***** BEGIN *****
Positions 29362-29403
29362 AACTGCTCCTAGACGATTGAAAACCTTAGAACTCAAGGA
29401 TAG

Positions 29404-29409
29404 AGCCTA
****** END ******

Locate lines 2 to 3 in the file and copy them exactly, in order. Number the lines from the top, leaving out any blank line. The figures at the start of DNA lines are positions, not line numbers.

29362 AACTGCTCCTAGACGATTGAAAACCTTAGAACTCAAGGA
29401 TAG